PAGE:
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Timberwolf PRO HD - Processor Review

By Dave Boyt | Reprinted from Sawmill & Woodlot

TW PRO-HD Firewood Processor

Matt Mackey of Guynan, Ohio, was faced with a dilemma and an opportunity. The dilemma was how to save for retirement during the recession of the 1990s. The opportunity lay in the huge amount of wood left on the ground by local loggers.

I got my first log splitter while I was working at an auto dealership, and my 401K was losing money all the time,” recalled Matt. “I don’t like losing money without being able to control it, so I took my entire retirement savings and bought a log splitter.” Matt’s first investment was a Timberwolf TW-6 firewood splitter. A year later, he bought a conveyer, and later added an Anderson self-loading trailer to build up his part-time business. He started out going in behind loggers and buying up any firewood-size logs and treetops left behind. “I saw how much was left behind after a logging crew came through, so I developed a business around the concept of capitalizing on the waste.” Timbertop Firewood was born.

Decision to Purchase the PRO HD

After 10 years cutting firewood part-time, Matt had built up his business to the point where he felt ready to leave his regular job and go into the firewood business full-time. With his experience with the Timberwolf splitter and the good relationship he had with the dealer, Matt did not hesitate to buy a Timberwolf PRO MP firewood processor from Brownwood Sales of Columbus, Ohio. He refers to this machine as an entry-level firewood processor. “It would do a 14-foot log length and was great for tree tops,” he said, “but when I got into land clearing, I sold it and purchased a PRO HD, which will handle up to 26-foot logs.” In addition to its higher capacity, Matt says it has some nice features, such as the electronic auto cycle, which allows him to split and cut wood at the same time. Matt’s Timberwolf PRO HD has an 80-hp John Deere engine, which has plenty of power to push the logs through the 4-, 6- and 8-way wedges. He says that one pass through the 8-way wedge splits 18- inch logs to a size that is good for most of his customers, though he does resplit some for his customers with smaller woodstoves. The log infeed system has an hourglass-shaped top roller that both advances the wood and clamps it for cutting. According to Matt, it does a great job handling crooked logs.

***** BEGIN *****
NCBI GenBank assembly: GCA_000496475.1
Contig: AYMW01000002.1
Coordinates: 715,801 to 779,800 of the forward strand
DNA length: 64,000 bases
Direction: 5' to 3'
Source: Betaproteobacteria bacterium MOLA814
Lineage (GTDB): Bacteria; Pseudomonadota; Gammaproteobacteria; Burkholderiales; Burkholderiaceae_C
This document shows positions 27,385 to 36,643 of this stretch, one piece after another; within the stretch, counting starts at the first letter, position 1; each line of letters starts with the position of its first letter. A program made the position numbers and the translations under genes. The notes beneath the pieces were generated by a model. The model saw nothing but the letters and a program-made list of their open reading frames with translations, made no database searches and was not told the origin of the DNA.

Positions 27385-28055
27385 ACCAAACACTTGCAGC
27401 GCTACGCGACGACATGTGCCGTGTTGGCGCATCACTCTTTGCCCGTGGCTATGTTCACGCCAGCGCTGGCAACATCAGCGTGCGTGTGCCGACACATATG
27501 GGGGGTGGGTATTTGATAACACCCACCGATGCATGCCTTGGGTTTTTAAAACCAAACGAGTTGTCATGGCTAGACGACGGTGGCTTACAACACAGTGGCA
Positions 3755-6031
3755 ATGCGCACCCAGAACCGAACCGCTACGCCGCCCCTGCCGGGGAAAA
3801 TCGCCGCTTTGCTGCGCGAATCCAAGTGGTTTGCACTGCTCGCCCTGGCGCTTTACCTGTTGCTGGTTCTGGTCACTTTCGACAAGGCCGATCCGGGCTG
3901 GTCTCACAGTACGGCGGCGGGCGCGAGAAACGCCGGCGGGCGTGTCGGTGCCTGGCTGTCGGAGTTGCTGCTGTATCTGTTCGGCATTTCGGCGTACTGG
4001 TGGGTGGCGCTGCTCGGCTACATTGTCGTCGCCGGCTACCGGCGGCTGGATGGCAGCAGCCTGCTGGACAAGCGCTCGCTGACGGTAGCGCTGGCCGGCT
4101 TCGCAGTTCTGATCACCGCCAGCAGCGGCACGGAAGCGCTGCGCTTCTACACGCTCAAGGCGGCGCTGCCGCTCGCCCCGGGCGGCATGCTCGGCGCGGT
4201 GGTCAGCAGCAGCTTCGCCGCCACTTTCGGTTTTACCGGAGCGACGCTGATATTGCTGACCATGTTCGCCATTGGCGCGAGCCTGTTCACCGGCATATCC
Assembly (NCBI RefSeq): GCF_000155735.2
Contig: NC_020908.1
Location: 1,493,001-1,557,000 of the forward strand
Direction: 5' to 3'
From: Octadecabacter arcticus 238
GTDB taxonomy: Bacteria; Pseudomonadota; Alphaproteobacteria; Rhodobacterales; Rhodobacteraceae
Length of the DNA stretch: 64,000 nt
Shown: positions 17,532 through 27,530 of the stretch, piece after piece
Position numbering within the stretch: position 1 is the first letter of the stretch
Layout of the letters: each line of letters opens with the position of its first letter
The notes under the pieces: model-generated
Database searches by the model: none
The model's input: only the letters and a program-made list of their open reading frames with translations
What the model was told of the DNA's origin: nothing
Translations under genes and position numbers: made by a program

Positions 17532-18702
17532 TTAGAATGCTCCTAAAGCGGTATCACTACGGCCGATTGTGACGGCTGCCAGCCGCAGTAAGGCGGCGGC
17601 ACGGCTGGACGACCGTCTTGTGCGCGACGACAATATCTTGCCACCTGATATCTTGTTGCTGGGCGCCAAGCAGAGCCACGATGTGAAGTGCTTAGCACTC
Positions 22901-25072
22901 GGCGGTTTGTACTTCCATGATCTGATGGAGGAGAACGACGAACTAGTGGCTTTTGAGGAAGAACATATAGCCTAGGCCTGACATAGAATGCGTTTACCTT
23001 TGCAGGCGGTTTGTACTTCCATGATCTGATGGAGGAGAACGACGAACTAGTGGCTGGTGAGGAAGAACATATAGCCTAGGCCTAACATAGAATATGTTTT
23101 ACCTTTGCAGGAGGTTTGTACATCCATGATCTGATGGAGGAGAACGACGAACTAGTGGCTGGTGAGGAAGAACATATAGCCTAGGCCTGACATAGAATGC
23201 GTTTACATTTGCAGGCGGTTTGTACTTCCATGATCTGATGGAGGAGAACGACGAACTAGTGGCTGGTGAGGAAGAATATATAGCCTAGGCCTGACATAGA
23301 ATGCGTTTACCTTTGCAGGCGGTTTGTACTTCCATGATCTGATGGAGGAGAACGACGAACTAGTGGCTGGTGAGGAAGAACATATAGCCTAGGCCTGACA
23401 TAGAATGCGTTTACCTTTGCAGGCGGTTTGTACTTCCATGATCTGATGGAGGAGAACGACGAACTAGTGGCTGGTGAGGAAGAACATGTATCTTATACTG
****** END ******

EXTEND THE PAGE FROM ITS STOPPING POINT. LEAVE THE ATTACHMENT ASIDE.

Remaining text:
While low temperatures and rising fuel costs make most people cringe, Matt says this winter has been good for firewood sales. “I think just about anyone could have made it in the firewood business this year,” he said, laughing. Market strategy and planning ahead have made this a great year for Timbertop Firewood. Matt says he had a lot of good wood pre-stored and ready to go, and maintained a higher price than most sellers.

“When everybody else ran out, we still had wood and maintained our profit,” he explained. His strategy is simple: Have a good product, stand behind it, and maintain your price. “We’re in it for the long haul, and we have a good customer base. They come to us because the quality is good, and we deliver when we need to. Your word is very important in this business.” As word got out, his customer base grew. This 200 cords of wood. He has a fulltime employee and hires extra help during the busy winter season.

Quality Firewood

TW PRO-HD Firewood Processor Specs

What exactly is “quality firewood”? Matt explained that consistent size is important. “People have stoves a certain length, and if it won’t fit in their stoves, it isn’t any good for them.” Anything that doesn’t look good or is buggy goes on a separate pile to be sold at a discount. “Our product looks great to the customer. I get compliments all the time that people can’t believe how well our wood stacks and how nice the stacks look,” he said. Matt keeps his firewood clean by storing it on concrete pads so that he can scoop it up with his loader without getting dirt on it. His standard size is 16 inches long, with chunks sorted by size for woodstoves, fireplaces, and outdoor wood boilers. He keeps logs set aside for custom orders. His premium wood is cured at least three months, but to encourage customers to buy wood in the spring and summer, Matt offers a discount on green firewood bought at that time.